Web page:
Discovery and validation of novel disease subsets in 806 patients with Takayasu's arteritis across four international cohorts
Goel R, Gribbons KB, Maksimowicz-McKinnon K, Hoffman GS, Kumar S, Joseph G, Ravindran R, Nair A, Cuthbertson D, Carette S, Khalidi NA, Koening CL, Langford C, McAlear CA, Monach PA, Moreland LW, Pagnoux C, Seo P, Sreih AG, Warrington KJ, Ytterberg SR, Merkel PA, Danda D, and Grayson PC. Discovery and validation of novel disease subsets in 806 patients with Takayasu's arteritis across four international cohorts. Arthritis and Rheumatology 2018; 709(Suppl 9): 2098-2099.
Arthritis and Rheumatology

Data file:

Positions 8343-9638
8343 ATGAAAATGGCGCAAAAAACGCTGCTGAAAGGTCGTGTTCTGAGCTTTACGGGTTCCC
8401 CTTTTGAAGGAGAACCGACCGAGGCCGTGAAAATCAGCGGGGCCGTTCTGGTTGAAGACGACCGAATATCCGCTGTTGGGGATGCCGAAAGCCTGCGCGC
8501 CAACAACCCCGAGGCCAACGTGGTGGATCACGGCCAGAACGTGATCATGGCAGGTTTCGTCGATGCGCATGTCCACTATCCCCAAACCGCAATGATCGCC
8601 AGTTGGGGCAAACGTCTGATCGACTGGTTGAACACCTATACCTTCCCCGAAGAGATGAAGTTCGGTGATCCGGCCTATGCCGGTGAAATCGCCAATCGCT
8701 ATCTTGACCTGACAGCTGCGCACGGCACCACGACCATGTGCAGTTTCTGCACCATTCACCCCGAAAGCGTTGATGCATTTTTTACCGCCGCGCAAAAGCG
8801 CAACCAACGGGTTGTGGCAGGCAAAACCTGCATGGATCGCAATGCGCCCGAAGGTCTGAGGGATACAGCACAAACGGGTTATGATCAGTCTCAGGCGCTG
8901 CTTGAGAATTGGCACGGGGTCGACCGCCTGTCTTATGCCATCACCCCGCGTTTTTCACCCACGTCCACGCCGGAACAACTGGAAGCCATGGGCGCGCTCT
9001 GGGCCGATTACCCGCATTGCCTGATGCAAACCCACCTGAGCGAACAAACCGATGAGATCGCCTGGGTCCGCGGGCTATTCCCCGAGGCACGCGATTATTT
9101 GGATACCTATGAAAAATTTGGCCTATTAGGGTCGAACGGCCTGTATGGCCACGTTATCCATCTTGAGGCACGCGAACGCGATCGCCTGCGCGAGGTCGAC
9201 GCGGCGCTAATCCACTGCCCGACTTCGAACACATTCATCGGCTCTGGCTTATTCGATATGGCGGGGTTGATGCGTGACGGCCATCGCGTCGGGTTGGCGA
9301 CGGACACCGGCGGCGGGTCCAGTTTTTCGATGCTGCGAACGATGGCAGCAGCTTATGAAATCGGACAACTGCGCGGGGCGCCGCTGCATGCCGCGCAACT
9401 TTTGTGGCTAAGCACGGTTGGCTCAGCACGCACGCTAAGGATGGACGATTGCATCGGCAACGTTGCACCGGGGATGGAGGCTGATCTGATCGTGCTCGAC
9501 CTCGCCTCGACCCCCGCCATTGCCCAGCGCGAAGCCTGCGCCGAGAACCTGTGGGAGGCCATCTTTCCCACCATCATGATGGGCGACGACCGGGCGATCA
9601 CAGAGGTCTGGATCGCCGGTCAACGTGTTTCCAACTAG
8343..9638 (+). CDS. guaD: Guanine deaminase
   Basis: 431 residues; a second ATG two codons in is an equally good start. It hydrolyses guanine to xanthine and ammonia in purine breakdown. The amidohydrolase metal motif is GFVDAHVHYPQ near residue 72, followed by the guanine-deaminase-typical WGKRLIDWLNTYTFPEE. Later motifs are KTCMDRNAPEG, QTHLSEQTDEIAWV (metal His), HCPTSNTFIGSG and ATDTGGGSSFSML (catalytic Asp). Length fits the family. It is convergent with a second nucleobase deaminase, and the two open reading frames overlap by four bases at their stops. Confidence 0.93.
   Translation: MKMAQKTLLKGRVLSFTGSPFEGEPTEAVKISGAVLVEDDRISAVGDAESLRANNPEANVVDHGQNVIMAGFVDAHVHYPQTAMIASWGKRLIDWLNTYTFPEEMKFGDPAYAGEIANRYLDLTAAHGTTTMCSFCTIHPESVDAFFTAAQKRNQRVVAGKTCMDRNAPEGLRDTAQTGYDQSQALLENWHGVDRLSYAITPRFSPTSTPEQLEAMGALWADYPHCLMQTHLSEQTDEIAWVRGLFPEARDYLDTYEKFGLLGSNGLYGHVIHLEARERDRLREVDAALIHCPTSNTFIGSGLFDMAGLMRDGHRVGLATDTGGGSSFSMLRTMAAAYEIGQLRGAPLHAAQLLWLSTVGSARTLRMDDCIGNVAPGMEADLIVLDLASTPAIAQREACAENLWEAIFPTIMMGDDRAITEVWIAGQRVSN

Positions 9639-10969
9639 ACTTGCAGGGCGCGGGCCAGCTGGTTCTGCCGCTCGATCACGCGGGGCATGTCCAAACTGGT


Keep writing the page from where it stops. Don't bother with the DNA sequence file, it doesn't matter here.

Background/Purpose: Takayasu's arteritis (TAK) is characterized by variable patterns of damage throughout the large arteries. This study aimed to develop and validate a novel disease classification system in TAK based on distribution of arterial lesions using data-driven methods. Methods: Data was used from patients with TAK from four independent cohorts: one in India and three in North America (NA). All patients underwent whole-body angiography of the aorta and branch vessels, with categorization of involvement (stenosis, occlusion, or aneurysm) in 13 arterial territories. K-means cluster analysis was performed to identify subgroups of patients based on pattern of angiographic involvement. Cluster groups were identified in the Indian cohort and independently validated in the NA cohorts. Recursive partitioning was used to develop a decision tree to predict cluster assignment. Results: 581 and 225 patients with TAK were included from the Indian and NA cohorts, respectively. Three distinct clusters were identified in the Indian cohort and validated in the NA cohorts. Patients in Cluster 1 had significantly more disease in the abdominal aorta, renal, and mesenteric arteries (p < 0.01). Patients in Cluster 2 had significantly more bilateral disease in the carotid and subclavian arteries (p < 0.01). Compared to Clusters 1 and 2, patients in Cluster 3 had asymmetric disease with fewer involved territories (p < 0.01). When serial angiography was available for review, only 1 of 109 patients changed cluster assignment over time. There were more patients from India in Cluster 1 (41% vs 24%; p < 0.01) and more patients from NA in Cluster 3 (41% vs 32%; p = 0.03). Recursive partitioning predicted cluster assignment in the Indian cohort with 92% accuracy and cross-predicted cluster assignment of the NA cohorts with 87% accuracy based on involvement of the abdominal aorta, carotid, subclavian, mesenteric, and renal arteries. In the Indian and the NA cohorts, patients in Clusters 1 and 2 compared to Cluster 3 were more likely to have arterial occlusions (58% vs 82% vs 37%; p < 0.01) and a history of tuberculosis (8% vs 10% vs 3%; p = 0.03). Disease onset in childhood (28% vs 16% vs 19%; p < 0.01) and hypertension (71% vs 42% vs 39%; p < 0.01) were more common in Cluster 1. Stroke (0% vs 22% vs 5%; p = 0.03), vision loss (0% vs 33% vs 6%; p = 0.01), carotidynia (3% vs 26% vs 9%; p = 0.01) and persistent disease activity (46% vs 59% vs 44%; p = 0.02) were significantly more prevalent in Cluster 2. Conclusion: This large study in TAK identified and validated three novel subsets of patients based on patterns of arterial disease. The same subsets were seen in patients from India and NA; however, prevalence of patients within each subset differed by country. Angiographic-based disease classification may help identify causal disease factors and enable stratified clinical decision making in this complex, clinically heterogeneous disease.